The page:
It is Pentecost Sunday! Everywhere you look, you can see red and doves. Red paraments, doves in the air, all symbols of the Holy Spirit. This is when we celebrate the birth of the church—the event that is described in our reading from Acts. Today is a day when we pay special attention to the Holy Spirit. When we worship, we worship the Father, Son and Holy Spirit and since that is all one God, we don’t divide up our worship amongst the three. However there are festivals that we focus more on one particular person of the trinity and today that’s the Spirit. The breath of God or, as it’s said in the Old Testament in Hebrew: Ruach! The breath of God.
The lectionary texts for this week have a set of texts to choose from. What we just heard read is slightly different from what your bulletin lists. We heard first from the book of Numbers, a book of history and of the law. This text is similar to the story of Pentecost we are familiar with because it is about God giving his Spirit. In this case, it is to seventy elders that Moses had chosen.
God told Moses to choose these men so they could share and make manageable all his many responsibilities that he had caring for the people. What makes all of this interesting, though, is what happens just before this section and the surprising twist at the end.
The people of God, recently sprung from their Egyptian slavery by the mighty hand of God and his prophet, Moses, are wandering in the desert. First they were thirsty, as anyone would be in the desert, and God found water for them. Then they were hungry, the next logical thing for a group just wandering around, and God fed them on Manna. And yet they are still whining about how things were so much better in their slavery days because they had meat to eat. They really are the ‘What Have You Done For Me Lately?’ people. They begin to whine to Moses about their wishes for meat and Moses, in turn, complains to God about the heavy burden placed on him to care for all these people. How am I suppose to care for all these people—he asks God. I cannot keep doing this!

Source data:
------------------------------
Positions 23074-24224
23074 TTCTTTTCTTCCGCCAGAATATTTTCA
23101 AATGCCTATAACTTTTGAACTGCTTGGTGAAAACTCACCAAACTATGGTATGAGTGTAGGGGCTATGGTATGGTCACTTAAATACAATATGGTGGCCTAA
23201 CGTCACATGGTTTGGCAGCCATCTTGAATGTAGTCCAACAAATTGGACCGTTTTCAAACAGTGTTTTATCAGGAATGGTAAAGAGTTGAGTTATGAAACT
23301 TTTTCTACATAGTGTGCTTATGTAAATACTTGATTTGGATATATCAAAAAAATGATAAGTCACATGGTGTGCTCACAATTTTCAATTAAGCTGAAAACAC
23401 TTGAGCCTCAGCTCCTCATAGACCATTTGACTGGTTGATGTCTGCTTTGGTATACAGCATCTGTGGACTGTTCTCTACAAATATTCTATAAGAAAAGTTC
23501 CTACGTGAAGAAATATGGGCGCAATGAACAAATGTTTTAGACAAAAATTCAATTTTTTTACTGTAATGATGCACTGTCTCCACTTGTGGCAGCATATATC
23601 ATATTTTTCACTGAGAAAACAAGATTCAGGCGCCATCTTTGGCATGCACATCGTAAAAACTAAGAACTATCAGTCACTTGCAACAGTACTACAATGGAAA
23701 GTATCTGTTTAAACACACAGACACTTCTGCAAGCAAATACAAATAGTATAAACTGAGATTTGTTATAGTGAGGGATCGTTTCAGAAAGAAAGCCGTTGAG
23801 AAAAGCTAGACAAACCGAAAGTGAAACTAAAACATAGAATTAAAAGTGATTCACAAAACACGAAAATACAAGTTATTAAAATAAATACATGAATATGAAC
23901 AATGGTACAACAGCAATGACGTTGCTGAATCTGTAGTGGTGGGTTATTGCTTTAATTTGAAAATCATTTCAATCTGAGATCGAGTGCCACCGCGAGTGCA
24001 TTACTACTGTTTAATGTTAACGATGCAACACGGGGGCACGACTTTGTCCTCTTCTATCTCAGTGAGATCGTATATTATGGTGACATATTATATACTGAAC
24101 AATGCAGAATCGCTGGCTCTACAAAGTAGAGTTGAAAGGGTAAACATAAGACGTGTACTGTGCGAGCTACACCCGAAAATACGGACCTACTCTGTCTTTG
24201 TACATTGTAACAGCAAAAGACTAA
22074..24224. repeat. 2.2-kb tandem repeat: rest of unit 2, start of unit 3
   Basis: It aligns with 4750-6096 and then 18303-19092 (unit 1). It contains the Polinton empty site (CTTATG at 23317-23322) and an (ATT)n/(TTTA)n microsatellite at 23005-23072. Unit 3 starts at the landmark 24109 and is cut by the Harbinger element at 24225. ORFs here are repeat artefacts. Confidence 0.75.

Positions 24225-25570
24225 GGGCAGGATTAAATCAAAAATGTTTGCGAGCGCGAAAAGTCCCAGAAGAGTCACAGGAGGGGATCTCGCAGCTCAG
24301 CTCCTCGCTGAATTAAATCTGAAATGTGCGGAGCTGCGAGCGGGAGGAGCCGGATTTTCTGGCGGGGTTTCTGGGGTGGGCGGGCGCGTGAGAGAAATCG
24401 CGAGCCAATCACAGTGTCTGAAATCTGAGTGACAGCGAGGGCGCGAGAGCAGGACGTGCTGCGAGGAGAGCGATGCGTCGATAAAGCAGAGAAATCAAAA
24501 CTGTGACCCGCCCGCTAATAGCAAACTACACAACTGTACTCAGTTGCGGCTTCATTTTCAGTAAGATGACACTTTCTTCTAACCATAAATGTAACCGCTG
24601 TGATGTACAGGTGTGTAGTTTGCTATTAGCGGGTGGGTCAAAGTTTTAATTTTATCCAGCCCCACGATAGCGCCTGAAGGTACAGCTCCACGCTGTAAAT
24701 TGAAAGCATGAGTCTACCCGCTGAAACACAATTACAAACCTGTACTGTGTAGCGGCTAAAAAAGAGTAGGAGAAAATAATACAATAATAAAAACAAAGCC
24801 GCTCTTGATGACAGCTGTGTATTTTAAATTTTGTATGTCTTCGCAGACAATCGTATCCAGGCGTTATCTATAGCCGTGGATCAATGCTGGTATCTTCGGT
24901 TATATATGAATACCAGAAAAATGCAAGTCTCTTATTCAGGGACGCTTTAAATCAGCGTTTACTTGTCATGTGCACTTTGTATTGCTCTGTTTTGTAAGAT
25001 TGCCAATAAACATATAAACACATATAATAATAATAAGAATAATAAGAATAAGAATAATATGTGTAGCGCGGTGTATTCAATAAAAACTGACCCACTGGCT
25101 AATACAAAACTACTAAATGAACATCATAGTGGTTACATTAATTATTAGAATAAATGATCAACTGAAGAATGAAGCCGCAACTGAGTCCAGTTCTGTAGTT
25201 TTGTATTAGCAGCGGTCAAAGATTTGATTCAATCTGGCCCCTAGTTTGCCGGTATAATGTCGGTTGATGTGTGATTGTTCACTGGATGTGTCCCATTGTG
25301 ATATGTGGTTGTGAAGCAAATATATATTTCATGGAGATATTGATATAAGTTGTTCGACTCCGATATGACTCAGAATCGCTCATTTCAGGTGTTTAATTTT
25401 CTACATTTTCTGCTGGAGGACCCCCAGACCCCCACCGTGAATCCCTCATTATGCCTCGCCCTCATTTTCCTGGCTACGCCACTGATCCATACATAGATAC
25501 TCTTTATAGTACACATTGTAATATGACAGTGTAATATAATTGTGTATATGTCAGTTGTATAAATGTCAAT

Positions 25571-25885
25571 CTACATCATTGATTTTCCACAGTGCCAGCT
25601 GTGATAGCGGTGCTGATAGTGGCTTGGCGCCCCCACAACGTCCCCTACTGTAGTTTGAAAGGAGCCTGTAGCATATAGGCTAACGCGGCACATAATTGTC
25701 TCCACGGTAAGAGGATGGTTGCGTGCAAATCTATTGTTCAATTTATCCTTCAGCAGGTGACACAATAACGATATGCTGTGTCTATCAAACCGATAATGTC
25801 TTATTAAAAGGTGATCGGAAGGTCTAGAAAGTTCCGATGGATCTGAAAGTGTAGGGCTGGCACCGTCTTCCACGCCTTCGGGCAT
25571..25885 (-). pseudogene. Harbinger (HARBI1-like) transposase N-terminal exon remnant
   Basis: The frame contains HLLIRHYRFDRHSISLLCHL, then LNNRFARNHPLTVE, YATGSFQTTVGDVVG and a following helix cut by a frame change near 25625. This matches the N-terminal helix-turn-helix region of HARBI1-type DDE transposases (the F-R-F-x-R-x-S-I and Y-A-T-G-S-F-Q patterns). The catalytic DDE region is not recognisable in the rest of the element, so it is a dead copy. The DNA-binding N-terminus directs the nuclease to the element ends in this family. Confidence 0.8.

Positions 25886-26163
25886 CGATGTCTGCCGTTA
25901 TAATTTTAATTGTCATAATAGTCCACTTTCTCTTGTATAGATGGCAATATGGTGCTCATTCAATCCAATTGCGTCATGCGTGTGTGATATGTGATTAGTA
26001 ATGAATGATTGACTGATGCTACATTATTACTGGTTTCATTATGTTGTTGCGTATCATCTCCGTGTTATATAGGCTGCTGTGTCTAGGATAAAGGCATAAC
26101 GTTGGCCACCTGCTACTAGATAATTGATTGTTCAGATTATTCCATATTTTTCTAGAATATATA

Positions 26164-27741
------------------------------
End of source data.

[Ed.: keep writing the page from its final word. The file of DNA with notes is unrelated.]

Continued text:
As God as always done, he provides for them, this time by giving them quail meat –all they can eat and then some! But God also hears not just the people’s needs but Moses’ needs as well. Just as he provides what the people need to survive, God also provides for Moses, too. And that’s where we get to today’s text. God has Moses to select seventy elders from all the tribes and bring them to the Tent of Meeting. It is then that God comes down and divides the Ruach–the Spirit–that has been placed upon Moses, so that a portion of it is shared amongst these men as well. They prophecy as the spirit is given to them. These men were then able to share with Moses in some of the many jobs he had in taking care of, leading, teaching and guiding the people of God.
That’s all well and good. Very good, actually. But here’s the twist in the story. There are two men who had not been in the Tent of Meeting and, presumably, hadn’t been chosen by Moses, were also given a portion of that Ruach and they, too, began to prophecy right out there in the regular area of camp. Right there amongst everyone else.
Well, where did that come from? That wasn’t part of the plan, neither the plan Moses had nor the plan God presented to Moses! Joshua, one of the most faithful and Moses’ right hand helper, and a few others, were quite a bit unsettled by this turn of events, too, and went to tell Moses to get them knock it off. They weren’t part of the group and shouldn’t be doing that.
It wasn’t part of the plan. It wasn’t the way it was ‘supposed’ to be.